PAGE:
Wednesday, September 20, 2017

TV: What we have to lose

AMERICAN HORROR STORY is an FX staple.  Season seven kicked off earlier this month but did so with lower ratings and more negative criticism than ever before.

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CULT is the name of season seven.

GROUP THINK or even FEAR might make for better titles.

It's true that this season is lacking in some details -- there's no attractive guy like DylanMcDermott wandering around onscreen naked.  Add in Cheyenne Jackson's strange haircut for this season and that any season without Jessica Lange will always feel like a let down.  (Emmy winner Lange left the series after the end of season four.)

That said, season seven is a strong one and potentially the strongest of the series.

It's not using any supernatural threat, nor does it need one.

Sarah Paulson is the lead character Ally and she's run with everything the scripts have provided.  She should be up for an Emmy this time next year -- a well deserved nomination.  The rest of the cast is doing a strong job as well -- especially Billy Eichner, Billie Lourd and Cheyenne Jackson.

The characters, each and every one, are the threat.

More to the point, their fears are the threat.

Ally, for example, shoots Pedro (Jorge-Luis Pallo) dead.

She knows Pedro.  He works at the restaurant she and her wife Ivy (Alison Pill) own and operate.

He's driven by fear -- as evidenced by his responding to rude remarks in the kitchen by grabbing a butcher knife and holding it as a weapon.

But no one's more driven by fear than Ally.

Like some Americans, she's gripped by the 2016 election.

It's all so very personal to her.

As though no American president ever alarmed anyone before?

As though the United States (and other countries) haven't had leaders that reflected something other than the high road.

It's an election.

It's one person.

Get over it.

Instead, Ally wallows in it.

She takes normal fears and turns them into paralyzing moments.

She needs it, she lives off of it.

So when the lights go out and her neighbor tells her it's all over, that rioting is going to take place, that it may be ISIS, she grabs her son and plans to run outside in it (no, that doesn't make sense, but fear rarely does) and, seeing someone outside, she shoots.

She shoots to kill in fact.

She doesn't shoot the male in the leg so she and her son can get away, she shoots him dead.

He turns out to be Pedro.  Ivy sent him from the restaurant to check on Ally, give her a phone charger and other items.

And he's dead.

All he was doing was walking up to the porch to knock on the door.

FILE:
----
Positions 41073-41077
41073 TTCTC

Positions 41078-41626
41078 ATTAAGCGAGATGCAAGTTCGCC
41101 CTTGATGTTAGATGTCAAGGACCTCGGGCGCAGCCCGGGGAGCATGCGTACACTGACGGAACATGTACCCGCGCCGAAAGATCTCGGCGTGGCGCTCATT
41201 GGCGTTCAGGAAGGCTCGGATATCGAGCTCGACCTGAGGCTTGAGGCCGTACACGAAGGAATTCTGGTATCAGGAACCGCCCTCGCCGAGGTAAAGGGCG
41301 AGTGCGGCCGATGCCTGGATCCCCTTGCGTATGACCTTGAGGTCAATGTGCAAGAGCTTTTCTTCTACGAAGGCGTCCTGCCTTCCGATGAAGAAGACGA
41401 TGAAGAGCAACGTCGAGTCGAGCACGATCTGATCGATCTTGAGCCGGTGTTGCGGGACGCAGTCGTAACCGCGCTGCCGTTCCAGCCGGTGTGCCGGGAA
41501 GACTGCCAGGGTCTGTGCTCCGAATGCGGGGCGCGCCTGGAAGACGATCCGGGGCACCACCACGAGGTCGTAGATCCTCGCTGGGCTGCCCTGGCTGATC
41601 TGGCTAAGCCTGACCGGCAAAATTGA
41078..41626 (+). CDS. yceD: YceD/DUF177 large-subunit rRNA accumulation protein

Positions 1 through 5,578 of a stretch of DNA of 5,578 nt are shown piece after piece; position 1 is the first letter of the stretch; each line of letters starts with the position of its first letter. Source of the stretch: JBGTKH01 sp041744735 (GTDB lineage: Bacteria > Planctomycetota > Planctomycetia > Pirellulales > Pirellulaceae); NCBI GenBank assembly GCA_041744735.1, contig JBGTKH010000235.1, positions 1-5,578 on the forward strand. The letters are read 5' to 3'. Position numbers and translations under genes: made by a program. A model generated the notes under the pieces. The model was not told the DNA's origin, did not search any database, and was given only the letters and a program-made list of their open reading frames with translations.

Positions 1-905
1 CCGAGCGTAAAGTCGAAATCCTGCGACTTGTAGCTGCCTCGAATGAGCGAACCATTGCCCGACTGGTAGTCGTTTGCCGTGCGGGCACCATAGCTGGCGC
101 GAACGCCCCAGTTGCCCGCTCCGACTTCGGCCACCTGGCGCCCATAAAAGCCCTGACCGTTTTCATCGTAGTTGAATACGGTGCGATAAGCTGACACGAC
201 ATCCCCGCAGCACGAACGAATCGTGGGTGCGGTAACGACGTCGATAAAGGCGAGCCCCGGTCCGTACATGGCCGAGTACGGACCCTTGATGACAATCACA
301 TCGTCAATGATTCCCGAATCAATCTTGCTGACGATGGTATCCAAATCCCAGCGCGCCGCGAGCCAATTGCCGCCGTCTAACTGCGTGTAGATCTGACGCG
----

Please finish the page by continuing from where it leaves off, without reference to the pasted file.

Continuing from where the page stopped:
And he's dead.

Because of fear.

And her neighbors across the street insist it's because she's a racist.  They throw Taco Bell coupons at her.  They tell her that she's not a "progressive."

She's referred to as the "lesbian George Zimmerman" on the news.

It's one piece of hate piled on another as the fear increases and increases.

Early in IT'S A WONDERFUL LIFE, there's a run on the bank when people panic and fear rules.

What's worse is when we're all ruled by fear and that appears to be the story of season seven.

Some, out of fear, will form allegiances they shouldn't.

Ally was right to be repulsed by Kai (Evan Peters) initially.  But now that everyone has turned on her, she appears to be wavering.

Fear can make you do awful things.

Fear is not the emotion to operate from.

Fear was the manipulation used after 9/11, fear is what allowed the Iraq War to start.

FDR, a great person we can still learn so much from, once argued, "We have nothing to fear but fear itself."

But the last months -- for far too many -- have been about little more than fear with some sour grapes squeezed in.

Hillary Clinton is not president.

She can go on NPR and claim to Terry Gross that she might challenge the results if she wants.

She just like an idiot and a sore loser because she can't challenge it.

The electoral college voted.  The time to challenge would have been before that.  She has no legal standing to challenge anything now.

Grasp that.

The electoral college was not infected by 'Russian influence.'

We don't believe the general electorate was either but we'll set that aside for a moment.

The electors gathered and they voted in Donald Trump.

There is nothing in the court of law or the Constitution that allows a US presidential election to be overturned.


Impeachment delivers Mike Pence (the Vice President) to the presidency.  It doesn't deliver Hillary Clinton to the White House.

Impeach Pence too?

The line of succession would then mean Speaker of the House Paul Ryan becomes President.  After him?  Senate President Pro Tempore Orrin Hatch.  Then? Secretary of State Rex Tillerson.  Then?  Secretary of the Treasury Steven Mnchin.   Now you can keep going down the list as long as you want -- you can even pull in the doomsday scenario of DESIGNATED SURVIVOR -- but grasp that on no list will you find Hillary Clinton's name.

Her day is over.

Fantasies are for children.  When it comes to adults, fantasies belong in the bedroom.

Delusions and fear do not oust Donald Trump nor do they make him a one term president.

Delusions and fear lead to violence and panic and everything but change and progress.

AMERICAN HORROR STORY season seven is showing exactly what happens when we operate from fear.  In doing so, it's offering one of their strongest storylines yet.

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